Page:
Google in Hungary and search as such

How is SEM developing in Hungary?

How many people use Google in Hungary? What about rivals?

Posted by Annplugged on December 3, 2006

According to Dennis Woodside, Google is used by 36% of the Hungarian web users (which is about 0,7-1 m users out of the 2-3 m Hungarian netizens, out of the 10 m people), in contrast to Poland where more than 80% of netizens use Google. The uneven distribution of Google’s popularity in Central and Eastern Europe should not come as a surprise at all: if local initiatives, national search engines are satisfying enough (and function as a multifaceted, one-off portal for the users in the given country, mostly ex-soviet block nations), they are more favored than Google (see the Czech), so Google Inc. needs to wait and use tactics adapted to local circumstances.
Right after, the second most popular ‘search engine’ (basically a catalog) in Hungary is Startlap (Starting page, literally) with 27% of the search volume pie, says Dennis.

Now the question arises: what does Dennis, or rather Google stats mean by the Startlap 27%?

If you open the catalog on, you can clearly see that Startlap uses two search engines, one called Tango (Hungarian development of Startlap in cooperation with Etarget) and the other one called Google.


So it would be good to know how much of the 27% belongs to Google again. All the more as Startlap, as the main competitor of Google in the Hungarian search business, is gaining revenue by selling Google ads on its pages (search for AdSense) with the wide blue stripe and orange starlet of Startlap catalog.


I am in really two minds about this issue: is it better for Startlap, which thus can generate more income for the site while providing better search results under its own logo by taking advantage of the Google algorithm, or is it better for Google by drilling into the Startlap empire and winning over ‘amateur users’ for Google? (by ‘amateur users’ I mean Hungarian internet users who are less tech savvy, and who tend to have Startlap as their default front page, plus their main search source)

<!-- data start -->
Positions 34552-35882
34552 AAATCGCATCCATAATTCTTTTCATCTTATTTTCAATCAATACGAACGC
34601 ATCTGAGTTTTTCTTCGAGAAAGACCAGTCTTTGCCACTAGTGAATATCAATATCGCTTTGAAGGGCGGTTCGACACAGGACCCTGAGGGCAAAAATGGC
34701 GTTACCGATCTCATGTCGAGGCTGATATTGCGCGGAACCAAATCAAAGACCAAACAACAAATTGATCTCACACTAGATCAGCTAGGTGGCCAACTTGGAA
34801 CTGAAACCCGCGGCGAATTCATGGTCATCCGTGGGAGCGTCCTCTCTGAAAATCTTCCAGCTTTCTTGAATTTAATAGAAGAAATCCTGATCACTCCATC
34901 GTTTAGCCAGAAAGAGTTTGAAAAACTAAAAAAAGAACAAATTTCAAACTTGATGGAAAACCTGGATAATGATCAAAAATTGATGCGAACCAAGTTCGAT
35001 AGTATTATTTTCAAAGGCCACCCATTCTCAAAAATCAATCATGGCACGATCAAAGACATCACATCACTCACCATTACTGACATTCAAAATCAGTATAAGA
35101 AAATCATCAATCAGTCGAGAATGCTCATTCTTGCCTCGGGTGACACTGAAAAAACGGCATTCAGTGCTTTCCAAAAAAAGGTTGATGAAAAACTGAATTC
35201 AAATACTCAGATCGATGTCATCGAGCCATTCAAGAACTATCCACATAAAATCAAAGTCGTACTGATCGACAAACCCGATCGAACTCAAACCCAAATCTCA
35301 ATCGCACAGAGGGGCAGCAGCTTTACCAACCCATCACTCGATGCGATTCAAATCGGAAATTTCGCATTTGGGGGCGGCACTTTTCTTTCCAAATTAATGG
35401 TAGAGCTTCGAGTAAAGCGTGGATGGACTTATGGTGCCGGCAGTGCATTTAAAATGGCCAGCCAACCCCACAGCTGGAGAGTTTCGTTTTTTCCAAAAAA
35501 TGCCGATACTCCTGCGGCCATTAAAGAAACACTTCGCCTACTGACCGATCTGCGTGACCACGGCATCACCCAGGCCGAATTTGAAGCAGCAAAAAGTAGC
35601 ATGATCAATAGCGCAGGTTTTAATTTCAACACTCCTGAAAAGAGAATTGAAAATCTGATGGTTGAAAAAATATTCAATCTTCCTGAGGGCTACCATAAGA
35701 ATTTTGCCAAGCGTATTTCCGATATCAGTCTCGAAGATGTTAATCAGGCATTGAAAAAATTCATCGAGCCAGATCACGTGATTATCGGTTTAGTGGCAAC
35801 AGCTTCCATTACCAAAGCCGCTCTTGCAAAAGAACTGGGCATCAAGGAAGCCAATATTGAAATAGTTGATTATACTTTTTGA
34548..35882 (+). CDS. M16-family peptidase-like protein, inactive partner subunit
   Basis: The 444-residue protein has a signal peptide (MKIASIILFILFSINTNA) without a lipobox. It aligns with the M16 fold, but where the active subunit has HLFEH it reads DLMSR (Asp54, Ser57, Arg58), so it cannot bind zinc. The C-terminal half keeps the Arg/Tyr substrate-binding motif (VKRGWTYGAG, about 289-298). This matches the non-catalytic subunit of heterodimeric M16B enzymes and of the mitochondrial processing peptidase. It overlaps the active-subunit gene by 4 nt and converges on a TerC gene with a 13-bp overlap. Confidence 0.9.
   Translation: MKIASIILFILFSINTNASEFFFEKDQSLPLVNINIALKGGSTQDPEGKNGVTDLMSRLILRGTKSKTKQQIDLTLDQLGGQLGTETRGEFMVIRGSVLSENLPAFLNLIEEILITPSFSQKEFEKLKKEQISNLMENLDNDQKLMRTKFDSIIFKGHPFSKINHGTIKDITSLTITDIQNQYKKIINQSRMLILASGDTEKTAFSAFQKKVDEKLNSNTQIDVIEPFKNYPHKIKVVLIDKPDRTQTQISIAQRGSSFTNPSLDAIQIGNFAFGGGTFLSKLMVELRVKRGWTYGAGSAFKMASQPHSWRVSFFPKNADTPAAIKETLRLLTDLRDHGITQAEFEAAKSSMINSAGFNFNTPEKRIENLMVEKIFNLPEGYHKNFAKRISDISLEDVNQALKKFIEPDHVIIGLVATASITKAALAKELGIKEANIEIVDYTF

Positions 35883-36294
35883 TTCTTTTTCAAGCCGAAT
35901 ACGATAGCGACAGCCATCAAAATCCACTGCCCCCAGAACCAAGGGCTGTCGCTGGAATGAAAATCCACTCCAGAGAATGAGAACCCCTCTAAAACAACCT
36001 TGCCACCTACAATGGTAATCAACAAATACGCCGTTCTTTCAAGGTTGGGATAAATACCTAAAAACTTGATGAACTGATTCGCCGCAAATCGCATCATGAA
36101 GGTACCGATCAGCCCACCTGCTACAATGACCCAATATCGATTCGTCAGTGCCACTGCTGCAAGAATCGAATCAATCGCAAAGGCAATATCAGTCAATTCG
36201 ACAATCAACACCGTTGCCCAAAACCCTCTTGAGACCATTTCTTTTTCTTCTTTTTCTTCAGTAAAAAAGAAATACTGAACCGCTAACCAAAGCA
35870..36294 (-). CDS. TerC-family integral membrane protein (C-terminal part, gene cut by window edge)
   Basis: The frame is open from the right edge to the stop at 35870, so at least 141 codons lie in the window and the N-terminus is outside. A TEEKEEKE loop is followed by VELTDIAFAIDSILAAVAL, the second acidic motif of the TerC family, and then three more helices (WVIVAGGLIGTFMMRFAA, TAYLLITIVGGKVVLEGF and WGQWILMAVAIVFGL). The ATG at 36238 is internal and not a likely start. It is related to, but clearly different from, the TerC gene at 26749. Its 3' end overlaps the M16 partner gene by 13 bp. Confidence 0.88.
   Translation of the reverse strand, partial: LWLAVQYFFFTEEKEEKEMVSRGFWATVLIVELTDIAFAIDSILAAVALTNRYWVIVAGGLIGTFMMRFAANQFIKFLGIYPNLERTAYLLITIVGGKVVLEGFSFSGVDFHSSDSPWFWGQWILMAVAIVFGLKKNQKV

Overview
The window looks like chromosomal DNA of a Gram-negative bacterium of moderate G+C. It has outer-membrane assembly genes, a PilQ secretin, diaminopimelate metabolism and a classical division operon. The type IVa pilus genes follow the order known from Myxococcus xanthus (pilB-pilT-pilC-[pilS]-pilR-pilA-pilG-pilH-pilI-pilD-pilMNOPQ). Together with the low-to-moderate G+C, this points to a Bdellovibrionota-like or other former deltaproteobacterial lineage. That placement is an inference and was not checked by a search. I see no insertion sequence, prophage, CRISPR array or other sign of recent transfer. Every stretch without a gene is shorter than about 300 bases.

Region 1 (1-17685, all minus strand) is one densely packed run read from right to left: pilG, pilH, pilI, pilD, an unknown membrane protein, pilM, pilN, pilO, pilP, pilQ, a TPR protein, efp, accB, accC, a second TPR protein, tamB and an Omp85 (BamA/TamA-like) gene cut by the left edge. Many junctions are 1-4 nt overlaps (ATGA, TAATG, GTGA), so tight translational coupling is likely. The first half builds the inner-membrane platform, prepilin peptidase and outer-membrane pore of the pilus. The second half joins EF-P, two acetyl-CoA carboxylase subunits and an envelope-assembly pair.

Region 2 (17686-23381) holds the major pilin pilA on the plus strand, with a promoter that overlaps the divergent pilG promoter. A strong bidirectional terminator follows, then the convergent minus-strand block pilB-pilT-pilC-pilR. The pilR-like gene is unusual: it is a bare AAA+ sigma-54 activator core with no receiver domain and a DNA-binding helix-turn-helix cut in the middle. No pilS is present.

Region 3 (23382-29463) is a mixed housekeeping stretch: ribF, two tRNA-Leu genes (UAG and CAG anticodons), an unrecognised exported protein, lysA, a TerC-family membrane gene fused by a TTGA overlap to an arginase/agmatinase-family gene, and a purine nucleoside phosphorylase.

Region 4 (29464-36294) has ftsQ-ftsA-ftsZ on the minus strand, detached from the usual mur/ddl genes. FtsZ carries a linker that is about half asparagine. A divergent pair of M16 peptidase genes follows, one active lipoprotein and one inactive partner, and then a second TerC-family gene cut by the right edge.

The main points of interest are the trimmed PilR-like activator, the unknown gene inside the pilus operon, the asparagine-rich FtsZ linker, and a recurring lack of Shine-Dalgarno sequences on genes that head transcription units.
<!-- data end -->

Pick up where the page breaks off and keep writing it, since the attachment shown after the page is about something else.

I do not think that two market players consciously act like this, or have sized up the pros and cons of such a fused appearance as seen above. If so, Dennis would have mentioned this, or the director of Startlap at the Internet Hungary conference (Oct 2006), or any of my professional acquaintances in the SEM industry (as Hungary is so small that gossip travels faster than some downloaded files).

But these are all assumptions. I’ll forward this blogpost to Dennis, and we will see how he reacts. Of course, I will kindly ask Startlap’s representatives on this slightly confusing issue, too.

Let me know if you experience similar semi-fused solutions in other (emerging) countries, please.

5 Responses to “How many people use Google in Hungary? What about rivals?”

  1. eszter said

    I wrote an article about a very related issue regarding the complications associated with measuring search engine popularity:
    These challenges still exist.

    Note also the difference between “percent of all searches” vs “percent of all searchers”, which is definitely not the same thing. (The article you link to seems to confound those two things.)

  2. Thank you for pointing out the difference between searches and unique visitors as searchers, which in fact could be even further broken down into mor subs like
    ‘share of search queries’
    ‘share of search activities – regardless of the number of search queries at a sitting’